Tuesday, May 26, 2009

Paleogenomics and the Temperate Goat

ResearchBlogging.orgRamírez, O., Gigli, E., Bover, P., Alcover, J., Bertranpetit, J., Castresana, J., & Lalueza-Fox, C. (2009). Paleogenomics in a Temperate Environment: Shotgun Sequencing from an Extinct Mediterranean Caprine PLoS ONE, 4 (5) DOI: 10.1371/journal.pone.0005670

In order to evaluate new DNA sequencing technologies and better delineate the phylogeny of the caprinae (goat-antelope subfamily of Bovidae), several scientists from Spain recently extracted and sequenced 6,000 year old DNA from an extinct Balearic Island Cave Goat (Myotragus balearicus).

Myotragus balearicus Credit: Duke University

Myotragus balearicus is distinctive among the caprinae due to the presence of several features that are uncharacteristic for the group as a whole. Included with these unique anatomic morphologies are small stature (about 20-inches tall), forward looking eyes (stereoscopic vision) and dentition lacking upper incisors. Having evolved on the Spanish islands of Majorca and Minorca, the cave goat possesses an exceptional phylogenetic history and may hold important clues in its DNA as to how evolution functions in geographically isolated regions such as islands.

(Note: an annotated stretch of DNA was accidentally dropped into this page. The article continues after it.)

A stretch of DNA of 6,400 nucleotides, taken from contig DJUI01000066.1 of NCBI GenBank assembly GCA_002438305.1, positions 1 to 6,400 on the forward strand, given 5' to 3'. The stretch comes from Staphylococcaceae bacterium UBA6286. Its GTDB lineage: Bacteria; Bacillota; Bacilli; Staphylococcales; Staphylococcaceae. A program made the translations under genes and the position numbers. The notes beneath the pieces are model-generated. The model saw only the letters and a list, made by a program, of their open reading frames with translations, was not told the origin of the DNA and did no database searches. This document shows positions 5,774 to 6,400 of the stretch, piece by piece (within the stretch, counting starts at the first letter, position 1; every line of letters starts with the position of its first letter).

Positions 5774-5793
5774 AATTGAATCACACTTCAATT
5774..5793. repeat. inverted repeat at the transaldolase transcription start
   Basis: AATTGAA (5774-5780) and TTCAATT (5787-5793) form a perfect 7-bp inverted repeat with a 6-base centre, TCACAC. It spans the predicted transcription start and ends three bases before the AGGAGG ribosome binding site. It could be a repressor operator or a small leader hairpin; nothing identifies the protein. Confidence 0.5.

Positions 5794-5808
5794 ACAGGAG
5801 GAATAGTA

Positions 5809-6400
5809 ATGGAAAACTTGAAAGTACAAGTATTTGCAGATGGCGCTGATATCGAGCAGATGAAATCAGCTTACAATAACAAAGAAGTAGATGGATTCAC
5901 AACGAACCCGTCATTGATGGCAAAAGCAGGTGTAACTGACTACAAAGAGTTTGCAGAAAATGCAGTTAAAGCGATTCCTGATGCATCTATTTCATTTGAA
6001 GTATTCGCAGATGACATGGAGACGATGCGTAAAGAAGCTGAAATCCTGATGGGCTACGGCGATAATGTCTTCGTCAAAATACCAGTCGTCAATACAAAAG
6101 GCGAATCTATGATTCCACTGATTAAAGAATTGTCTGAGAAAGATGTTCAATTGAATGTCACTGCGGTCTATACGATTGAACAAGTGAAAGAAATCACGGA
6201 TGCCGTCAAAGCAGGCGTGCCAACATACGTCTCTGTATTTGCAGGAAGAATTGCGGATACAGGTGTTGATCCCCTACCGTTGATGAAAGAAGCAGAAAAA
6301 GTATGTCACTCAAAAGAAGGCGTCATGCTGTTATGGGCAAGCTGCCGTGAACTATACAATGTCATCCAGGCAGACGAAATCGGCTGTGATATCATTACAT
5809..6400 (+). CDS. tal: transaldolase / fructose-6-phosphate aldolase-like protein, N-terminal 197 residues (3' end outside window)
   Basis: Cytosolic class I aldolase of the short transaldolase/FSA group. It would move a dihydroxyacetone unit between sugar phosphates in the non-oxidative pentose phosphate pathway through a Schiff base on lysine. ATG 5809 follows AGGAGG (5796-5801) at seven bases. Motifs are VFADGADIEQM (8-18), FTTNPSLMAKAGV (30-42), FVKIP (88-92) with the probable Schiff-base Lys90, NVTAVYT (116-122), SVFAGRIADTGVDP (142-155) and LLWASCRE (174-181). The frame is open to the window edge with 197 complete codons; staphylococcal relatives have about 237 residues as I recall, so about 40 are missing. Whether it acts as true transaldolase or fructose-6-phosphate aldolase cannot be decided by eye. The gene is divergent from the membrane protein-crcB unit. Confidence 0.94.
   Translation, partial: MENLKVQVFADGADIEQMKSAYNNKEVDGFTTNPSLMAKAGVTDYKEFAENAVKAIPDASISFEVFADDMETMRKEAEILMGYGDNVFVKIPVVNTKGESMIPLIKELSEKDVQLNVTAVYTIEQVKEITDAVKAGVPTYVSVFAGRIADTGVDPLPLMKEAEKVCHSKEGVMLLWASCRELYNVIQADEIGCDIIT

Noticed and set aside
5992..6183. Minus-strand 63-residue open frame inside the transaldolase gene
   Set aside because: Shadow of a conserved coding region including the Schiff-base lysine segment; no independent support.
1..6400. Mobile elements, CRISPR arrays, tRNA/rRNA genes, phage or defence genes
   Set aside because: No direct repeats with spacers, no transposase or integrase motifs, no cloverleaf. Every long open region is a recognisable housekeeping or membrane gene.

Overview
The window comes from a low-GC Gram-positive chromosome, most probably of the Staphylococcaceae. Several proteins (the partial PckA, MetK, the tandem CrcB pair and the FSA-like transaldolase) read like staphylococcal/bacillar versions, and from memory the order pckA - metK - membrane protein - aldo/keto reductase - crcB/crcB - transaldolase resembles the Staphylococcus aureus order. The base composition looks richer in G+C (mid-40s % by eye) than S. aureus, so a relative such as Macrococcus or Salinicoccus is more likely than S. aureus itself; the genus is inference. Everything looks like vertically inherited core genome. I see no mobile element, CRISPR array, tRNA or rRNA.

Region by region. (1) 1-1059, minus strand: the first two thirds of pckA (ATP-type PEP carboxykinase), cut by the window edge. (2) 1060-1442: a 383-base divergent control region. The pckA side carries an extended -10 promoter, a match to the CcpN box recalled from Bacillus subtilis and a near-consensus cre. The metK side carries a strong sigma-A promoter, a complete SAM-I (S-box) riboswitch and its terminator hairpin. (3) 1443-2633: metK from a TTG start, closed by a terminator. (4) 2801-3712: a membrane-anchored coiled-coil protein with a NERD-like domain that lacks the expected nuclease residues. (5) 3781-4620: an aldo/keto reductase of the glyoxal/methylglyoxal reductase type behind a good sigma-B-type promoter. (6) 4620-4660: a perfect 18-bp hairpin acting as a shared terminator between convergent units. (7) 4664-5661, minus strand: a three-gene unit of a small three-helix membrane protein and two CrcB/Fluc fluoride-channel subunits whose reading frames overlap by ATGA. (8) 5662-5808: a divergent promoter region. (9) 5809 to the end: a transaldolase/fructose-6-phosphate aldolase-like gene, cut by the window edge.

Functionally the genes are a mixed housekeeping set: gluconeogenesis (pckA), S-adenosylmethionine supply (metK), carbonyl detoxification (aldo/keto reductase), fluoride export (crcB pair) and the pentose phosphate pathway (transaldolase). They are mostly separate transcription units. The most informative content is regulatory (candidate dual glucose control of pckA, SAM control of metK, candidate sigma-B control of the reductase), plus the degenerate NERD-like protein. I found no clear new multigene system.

A challenge to past attempts at recovering and sequencing the genome of extinct animals is that DNA readily breaks down at elevated temperatures; so animals, such as the cave goat, which lived, perished and fossilized in warm temperate climates rarely maintained genetic remnants of sufficient quantity or quality to process in the lab.

Now that high-throughput DNA sequencing technologies are being developed and brought to bear, unique phylogenetic stories can be read from long extinct animals that were biogeographically located in warmer climes.

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